Attack of the Killer Personal Assistants Meant to Make Your Life Better!

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Last month, Blanc & Otus attended Artificial Intelligence: Beyond the Hype & Headlines hosted by LEWIS. Featuring a panel of the leading journalists in the space, the event dived into whether the common predictions and bugbears of AI are fluff or not. 

The panel was made up of some true heavy weights: Blair Hanley Frank of VentureBeat, Hannah Kuchler of the Financial Times, Paul Hsiao of Canvas Ventures and Ted Greenwald of the Wall Street Journal. The moderator was Quentin Hardy, head of Editorial for Google Cloud and formally of the New York Times, Forbes and Wall Street Journal.

The panel discussed a variety of issues, including the potential dangers of AI, workforce automation, universal basic income, potential regulatory frameworks or the lack thereof, the adoption of social biases by AI tools and the technology’s manipulation by hostile actors. Ted and Quentin were generally hopeful about the future dependability and utility of artificial intelligence, believing that engineers will be able to head off any problems with smart tools that will increasingly boost professionals’ competitive advantages. The other panelists had a variety of concerns about the technology’s continued development, which ranged from kill bots and supercharged international hackers to a Go playing robot as the predecessor to Skynet.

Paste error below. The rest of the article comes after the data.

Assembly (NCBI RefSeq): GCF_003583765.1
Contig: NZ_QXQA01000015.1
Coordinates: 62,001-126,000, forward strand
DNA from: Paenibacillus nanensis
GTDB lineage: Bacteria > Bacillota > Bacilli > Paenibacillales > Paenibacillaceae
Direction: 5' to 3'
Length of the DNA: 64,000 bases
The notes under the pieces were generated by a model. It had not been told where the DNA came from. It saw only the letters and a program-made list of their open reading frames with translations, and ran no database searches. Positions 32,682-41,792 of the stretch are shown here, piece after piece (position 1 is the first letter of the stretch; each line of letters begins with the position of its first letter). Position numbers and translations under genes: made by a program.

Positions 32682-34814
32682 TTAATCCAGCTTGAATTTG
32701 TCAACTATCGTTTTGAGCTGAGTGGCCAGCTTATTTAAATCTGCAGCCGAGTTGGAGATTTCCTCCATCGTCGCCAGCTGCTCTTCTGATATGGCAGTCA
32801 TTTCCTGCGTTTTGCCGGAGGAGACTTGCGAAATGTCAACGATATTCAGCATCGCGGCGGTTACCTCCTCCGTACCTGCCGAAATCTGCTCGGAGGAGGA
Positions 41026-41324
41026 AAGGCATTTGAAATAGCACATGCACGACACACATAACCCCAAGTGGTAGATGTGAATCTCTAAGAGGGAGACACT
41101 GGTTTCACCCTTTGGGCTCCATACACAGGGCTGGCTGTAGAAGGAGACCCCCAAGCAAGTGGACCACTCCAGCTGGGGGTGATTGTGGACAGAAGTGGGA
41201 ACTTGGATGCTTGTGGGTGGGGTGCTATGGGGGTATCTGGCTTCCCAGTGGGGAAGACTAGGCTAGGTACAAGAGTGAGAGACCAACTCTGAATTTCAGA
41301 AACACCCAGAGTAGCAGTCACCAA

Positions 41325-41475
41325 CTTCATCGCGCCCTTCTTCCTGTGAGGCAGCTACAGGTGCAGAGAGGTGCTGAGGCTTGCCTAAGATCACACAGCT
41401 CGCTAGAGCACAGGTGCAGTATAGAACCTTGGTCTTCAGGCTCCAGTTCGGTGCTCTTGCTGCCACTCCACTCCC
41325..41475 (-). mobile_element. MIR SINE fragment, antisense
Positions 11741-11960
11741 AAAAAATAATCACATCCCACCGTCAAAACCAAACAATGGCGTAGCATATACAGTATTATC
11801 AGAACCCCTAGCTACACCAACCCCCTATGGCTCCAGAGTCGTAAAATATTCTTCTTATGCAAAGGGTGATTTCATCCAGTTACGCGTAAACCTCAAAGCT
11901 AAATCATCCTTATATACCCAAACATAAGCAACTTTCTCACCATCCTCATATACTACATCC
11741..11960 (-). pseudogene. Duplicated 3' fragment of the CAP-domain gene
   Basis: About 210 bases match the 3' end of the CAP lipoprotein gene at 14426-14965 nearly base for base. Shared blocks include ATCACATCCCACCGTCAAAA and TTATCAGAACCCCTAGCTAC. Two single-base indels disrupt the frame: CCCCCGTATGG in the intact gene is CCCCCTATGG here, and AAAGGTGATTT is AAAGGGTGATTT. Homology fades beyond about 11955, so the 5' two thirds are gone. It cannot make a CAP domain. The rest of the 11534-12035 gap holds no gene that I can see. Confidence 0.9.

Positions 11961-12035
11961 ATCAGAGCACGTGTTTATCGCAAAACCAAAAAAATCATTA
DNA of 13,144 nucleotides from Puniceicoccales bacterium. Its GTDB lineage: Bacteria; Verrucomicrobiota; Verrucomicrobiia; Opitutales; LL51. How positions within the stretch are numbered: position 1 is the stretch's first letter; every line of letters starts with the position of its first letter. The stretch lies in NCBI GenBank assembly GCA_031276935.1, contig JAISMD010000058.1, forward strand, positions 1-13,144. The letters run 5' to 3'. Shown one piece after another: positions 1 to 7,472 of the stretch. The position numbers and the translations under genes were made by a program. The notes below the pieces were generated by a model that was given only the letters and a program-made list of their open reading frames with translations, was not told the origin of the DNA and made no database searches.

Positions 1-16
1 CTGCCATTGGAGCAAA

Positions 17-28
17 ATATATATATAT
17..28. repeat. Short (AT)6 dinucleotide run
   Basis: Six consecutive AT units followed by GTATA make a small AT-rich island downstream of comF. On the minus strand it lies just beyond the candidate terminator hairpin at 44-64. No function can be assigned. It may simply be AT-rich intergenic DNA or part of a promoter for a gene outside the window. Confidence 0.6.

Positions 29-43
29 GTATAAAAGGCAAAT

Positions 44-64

In addition to these philosophical musings, the panel offered practical advice. Both Blair and Hannah advised PR professionals to clearly and quickly outline the value of the opportunity in the email and subject line when pitching AI stories; a lead in of “AI for Dog Walking” doesn’t cut it. For those who want to be up to date on AI news, the panel unanimously recommended Import AI, a newsletter from Jack Clark, a former AI reporter from Bloomberg. The panelists also agreed that AI has a branding problem, with terms “intelligence”, “learning” and “brain” causing anxiety for a consumer audience. So maybe its time to introduce our take on AI’s 21st century rebranding: robot butler.

Charles Ayers